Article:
As most of you know, federal and/or state law makes the sale, use, or possession of narcotics (including pot, LSD) a crime. Thus the police are rather manic in their desire to seize these items as their principle evidence of your violation of the narcotics statutes.

The police may only search a person or his premises under two circumstances: (1) if they have a search warrant authorized by a judge and describing with specificity the objects of the search; (2) Incident to a lawful arrest. A search may always be made at the time of a valid arrest and thus the legality of the search often depends upon the legality of the arrest. The legality of an arrest, in turn, depends upon whether the police have “probable cause” to believe a crime has been committed and that the person arrested committed the crime.

If the police have a search warrant, you should let them in. However, do not let them seize any items not described in the search warrant. If the police do not have a search warrant, do not let them in (call the police if they threaten to knock down the door).

The fuzz outside your door may break in anyway, which they are authorized to do only if they have probable cause to believe a crime is being committed. It has been suggested that the only distinction between letting the fuzz in without a warrant and letting them break down the door becomes a question of how highly you value your door. This is often answered by cynics who point out that making the cops break down the door gives you an additional thirty seconds to flush incriminating matter through the mouth of your porcelain fixture as well as giving the fuzz chafed elbows.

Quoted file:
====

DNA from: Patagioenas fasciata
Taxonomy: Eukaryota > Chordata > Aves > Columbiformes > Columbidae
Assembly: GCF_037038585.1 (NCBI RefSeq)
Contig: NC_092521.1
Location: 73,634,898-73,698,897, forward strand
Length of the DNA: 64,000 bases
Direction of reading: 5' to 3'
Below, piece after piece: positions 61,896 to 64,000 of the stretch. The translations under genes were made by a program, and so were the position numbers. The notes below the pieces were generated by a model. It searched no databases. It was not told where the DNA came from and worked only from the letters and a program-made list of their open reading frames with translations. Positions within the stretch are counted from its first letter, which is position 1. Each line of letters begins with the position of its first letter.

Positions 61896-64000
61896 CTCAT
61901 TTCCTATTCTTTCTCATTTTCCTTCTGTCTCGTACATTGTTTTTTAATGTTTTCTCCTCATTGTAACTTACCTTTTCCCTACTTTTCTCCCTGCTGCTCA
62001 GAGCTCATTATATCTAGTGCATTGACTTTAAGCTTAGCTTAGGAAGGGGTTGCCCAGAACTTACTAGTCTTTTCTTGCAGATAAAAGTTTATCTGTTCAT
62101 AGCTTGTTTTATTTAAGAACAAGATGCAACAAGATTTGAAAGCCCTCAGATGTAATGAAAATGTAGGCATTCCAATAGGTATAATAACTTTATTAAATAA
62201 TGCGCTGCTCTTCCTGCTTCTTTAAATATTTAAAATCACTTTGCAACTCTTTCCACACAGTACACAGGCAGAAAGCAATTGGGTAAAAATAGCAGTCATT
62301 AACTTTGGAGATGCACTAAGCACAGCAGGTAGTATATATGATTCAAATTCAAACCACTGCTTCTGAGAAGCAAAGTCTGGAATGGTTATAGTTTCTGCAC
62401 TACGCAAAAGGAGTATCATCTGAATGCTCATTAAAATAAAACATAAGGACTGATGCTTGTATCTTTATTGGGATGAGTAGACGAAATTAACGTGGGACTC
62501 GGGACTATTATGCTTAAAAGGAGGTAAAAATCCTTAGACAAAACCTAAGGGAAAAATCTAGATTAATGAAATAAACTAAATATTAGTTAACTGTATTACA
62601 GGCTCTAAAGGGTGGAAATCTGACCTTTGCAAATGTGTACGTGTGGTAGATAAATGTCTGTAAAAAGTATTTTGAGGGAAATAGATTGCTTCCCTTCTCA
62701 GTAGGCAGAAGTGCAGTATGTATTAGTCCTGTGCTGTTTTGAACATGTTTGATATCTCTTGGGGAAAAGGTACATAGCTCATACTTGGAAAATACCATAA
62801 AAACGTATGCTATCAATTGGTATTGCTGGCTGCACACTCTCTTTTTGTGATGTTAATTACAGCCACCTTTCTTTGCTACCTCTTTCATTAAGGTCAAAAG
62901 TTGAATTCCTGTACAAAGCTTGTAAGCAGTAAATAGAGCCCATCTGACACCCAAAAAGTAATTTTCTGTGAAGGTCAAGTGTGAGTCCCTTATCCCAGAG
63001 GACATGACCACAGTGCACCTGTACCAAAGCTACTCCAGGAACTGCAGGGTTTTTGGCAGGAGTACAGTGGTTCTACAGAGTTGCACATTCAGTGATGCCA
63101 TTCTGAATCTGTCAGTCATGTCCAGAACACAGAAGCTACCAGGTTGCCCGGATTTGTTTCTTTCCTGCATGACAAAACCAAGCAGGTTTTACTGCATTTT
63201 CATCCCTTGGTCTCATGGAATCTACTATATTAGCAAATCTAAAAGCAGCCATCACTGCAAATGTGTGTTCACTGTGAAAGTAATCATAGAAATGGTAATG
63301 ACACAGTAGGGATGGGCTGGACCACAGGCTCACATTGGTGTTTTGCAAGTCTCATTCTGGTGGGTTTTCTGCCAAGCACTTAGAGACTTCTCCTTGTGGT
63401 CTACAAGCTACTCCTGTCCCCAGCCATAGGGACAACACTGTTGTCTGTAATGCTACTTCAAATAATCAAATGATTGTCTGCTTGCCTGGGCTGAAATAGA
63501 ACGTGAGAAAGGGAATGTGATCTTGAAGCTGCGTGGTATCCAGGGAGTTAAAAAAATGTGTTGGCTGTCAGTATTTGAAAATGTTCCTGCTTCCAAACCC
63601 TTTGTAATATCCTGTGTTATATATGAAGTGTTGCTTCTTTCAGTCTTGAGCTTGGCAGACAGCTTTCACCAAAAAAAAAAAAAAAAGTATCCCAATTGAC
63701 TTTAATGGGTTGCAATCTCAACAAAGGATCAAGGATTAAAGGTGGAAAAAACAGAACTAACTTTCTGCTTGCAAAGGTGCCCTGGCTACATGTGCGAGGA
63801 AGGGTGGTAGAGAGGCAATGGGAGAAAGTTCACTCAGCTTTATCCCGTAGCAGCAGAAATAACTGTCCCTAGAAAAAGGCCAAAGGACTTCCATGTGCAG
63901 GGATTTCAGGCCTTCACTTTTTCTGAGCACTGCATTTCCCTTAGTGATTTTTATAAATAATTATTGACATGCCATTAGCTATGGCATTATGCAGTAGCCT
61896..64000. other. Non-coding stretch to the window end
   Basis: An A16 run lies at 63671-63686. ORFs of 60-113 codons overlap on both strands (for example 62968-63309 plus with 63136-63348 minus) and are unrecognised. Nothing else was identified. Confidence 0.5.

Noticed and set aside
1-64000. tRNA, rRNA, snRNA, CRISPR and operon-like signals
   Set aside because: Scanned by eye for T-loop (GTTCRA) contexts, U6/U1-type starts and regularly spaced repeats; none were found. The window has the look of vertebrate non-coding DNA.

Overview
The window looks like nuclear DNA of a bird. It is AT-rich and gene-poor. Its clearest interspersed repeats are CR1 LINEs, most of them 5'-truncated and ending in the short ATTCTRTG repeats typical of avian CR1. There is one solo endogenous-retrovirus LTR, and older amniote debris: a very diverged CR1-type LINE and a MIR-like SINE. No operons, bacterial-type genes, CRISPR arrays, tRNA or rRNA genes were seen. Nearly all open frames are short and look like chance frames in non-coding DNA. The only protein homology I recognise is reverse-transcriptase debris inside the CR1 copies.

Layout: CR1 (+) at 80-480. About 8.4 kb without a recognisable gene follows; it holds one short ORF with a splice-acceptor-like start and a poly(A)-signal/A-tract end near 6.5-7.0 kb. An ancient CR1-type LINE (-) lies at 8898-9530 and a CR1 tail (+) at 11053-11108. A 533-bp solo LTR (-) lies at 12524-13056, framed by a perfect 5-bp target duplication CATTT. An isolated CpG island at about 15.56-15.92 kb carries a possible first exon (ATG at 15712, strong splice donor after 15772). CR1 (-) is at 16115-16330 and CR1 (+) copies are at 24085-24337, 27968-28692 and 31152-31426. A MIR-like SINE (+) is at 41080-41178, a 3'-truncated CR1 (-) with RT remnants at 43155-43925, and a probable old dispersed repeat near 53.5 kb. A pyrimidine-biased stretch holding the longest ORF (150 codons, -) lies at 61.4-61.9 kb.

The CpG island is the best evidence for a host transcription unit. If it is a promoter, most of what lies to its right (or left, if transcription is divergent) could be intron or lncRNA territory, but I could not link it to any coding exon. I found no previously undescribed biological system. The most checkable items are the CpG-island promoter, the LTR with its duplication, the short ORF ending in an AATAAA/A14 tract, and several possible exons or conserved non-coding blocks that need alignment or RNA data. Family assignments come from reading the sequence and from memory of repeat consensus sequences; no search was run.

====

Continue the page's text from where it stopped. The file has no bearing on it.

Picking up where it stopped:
The more significant point, however, is that to open your door voluntarily to police who wish to search will raise the inference that you consented to the search. The basic principle to remember is that if the search is not based upon probable cause the evidence is not admissible in a trial unless you had consented to the search.

NOTE: Destroying evidence is often messy and time-consuming. People have died attempting to eat evidence. One murderer, who attempted to eat an ice pick, bled for 79 hours, a fact which excited only the Red Cross, and Andy Warhol who attempted to film the event. A more effective and subtle approach is to hide the relevant evidence. One subscriber reports great success in concealing evidence by placing it under large tufts of public hair.

Editor’s Note: One point that the preceding article left out is what to do if you are brought before a judge and you have not been able to secure an attorney. When asked how do you plead to the charges respond by saying “I stand mute.”

If you plead “guilty” you will be immediately sentenced. If you plead “not guilty” it is possible that the judge could begin your trial right there without legal defense. The mute plea means you will have to be bound over for trial at a later date, thus giving you time to prepare a defense. Do not agree to waive any rights such as pre-trial examinations or trial by jury. Tell the judge you must have legal counsel before answering any questions.

Finally, there may be some difficulties at times actually securing all of your legal rights. Many of the men who make up our police forces are freaked out violent psychopaths (dig D. C., Oakland, Madison, etc.) so you may wind up on the ground when you protest some police infraction of your guarantees. So, be cool.